We were approached to co-construct a system to optimize bookings in real time for an event planning company.
We built a system that maximizes the number of people at a restaurant. We also constructed a recommender system to help them accomodate customers. When a restaurant becomes full, you might want to refuse one group to be able to accept another - bigger - group at a later time. The overall result was an increase of around 20% in the number of customers.
The following image depicts a fictive restaurant with 12 tables (one per row) during a 6 hour period (each column corresponds to a 15 minutes timeslot). The blue boxes are bookings accepted by our system in real time.
The system had to take into account not only phone and online bookings but also people who show up with no reservation. Also, reservation management can be quite tricky. For instance, someone might book for a table of 6 at 7pm but in reality, only 4 people show up at 7:30pm! Moreover, you estimate that they will stay for an hour while they stay for one and a half hour!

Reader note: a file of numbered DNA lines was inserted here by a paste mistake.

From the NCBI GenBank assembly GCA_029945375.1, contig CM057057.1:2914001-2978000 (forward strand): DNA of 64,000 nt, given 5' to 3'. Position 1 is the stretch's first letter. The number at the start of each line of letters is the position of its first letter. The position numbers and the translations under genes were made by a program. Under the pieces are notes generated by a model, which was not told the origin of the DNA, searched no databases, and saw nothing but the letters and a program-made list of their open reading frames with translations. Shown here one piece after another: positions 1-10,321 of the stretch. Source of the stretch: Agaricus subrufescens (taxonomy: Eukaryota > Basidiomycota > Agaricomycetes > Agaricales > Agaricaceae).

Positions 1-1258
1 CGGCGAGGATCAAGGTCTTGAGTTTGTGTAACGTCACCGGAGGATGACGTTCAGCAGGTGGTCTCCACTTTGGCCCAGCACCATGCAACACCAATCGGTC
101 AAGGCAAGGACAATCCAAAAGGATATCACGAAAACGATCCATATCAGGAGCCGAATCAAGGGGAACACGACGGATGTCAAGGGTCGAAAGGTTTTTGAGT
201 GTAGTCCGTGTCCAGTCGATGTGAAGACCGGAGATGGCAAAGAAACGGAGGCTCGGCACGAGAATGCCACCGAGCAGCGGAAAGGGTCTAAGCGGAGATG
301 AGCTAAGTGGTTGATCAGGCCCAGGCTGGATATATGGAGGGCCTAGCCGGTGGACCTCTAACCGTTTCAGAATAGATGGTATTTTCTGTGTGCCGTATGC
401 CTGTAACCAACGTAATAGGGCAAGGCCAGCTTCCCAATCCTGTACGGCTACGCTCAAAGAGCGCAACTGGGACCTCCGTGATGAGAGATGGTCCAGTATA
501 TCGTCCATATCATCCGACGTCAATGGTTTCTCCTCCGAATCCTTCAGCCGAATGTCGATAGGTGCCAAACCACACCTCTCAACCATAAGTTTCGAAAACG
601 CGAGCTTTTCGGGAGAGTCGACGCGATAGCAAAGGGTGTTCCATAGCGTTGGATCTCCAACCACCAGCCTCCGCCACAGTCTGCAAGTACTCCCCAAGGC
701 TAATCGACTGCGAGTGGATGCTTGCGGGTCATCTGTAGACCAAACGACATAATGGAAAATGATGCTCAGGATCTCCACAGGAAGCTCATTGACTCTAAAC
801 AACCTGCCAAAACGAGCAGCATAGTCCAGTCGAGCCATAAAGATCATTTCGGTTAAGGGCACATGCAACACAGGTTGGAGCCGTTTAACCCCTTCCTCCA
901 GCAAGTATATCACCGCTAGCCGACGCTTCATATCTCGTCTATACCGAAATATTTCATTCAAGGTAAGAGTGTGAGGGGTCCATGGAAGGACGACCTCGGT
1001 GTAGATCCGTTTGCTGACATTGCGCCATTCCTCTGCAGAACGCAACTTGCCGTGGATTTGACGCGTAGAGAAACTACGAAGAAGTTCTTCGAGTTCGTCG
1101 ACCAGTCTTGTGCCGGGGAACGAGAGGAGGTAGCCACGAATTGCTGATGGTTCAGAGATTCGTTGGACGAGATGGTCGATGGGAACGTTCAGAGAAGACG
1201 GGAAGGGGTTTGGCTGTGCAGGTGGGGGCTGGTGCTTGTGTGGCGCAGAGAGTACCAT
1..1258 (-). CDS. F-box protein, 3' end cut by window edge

Very soon, we realized that it was in the best interest of restaurants that fill up quickly to sometimes refuse people. We thus constructed a recommender system combining ML and OR that helped them to reschedule some groups.
A good mathematical optimization is not necessarily a good solution for our customers. Our first version of the booking system provided highly optimized solutions. See the following figure for an example.
In that solution, our system learned to fill some tables and keep some tables (tables 4 to 7) quite empty. Mathematically, this was a very good solution, especially to accommodate groups without reservation. But from the customer's perspective (as well as the restaurant employees and their clients), the solution gave the false impression that the restaurant was quite empty. We backtracked and introduced a policy to forbid tables to be empty over a certain period of time.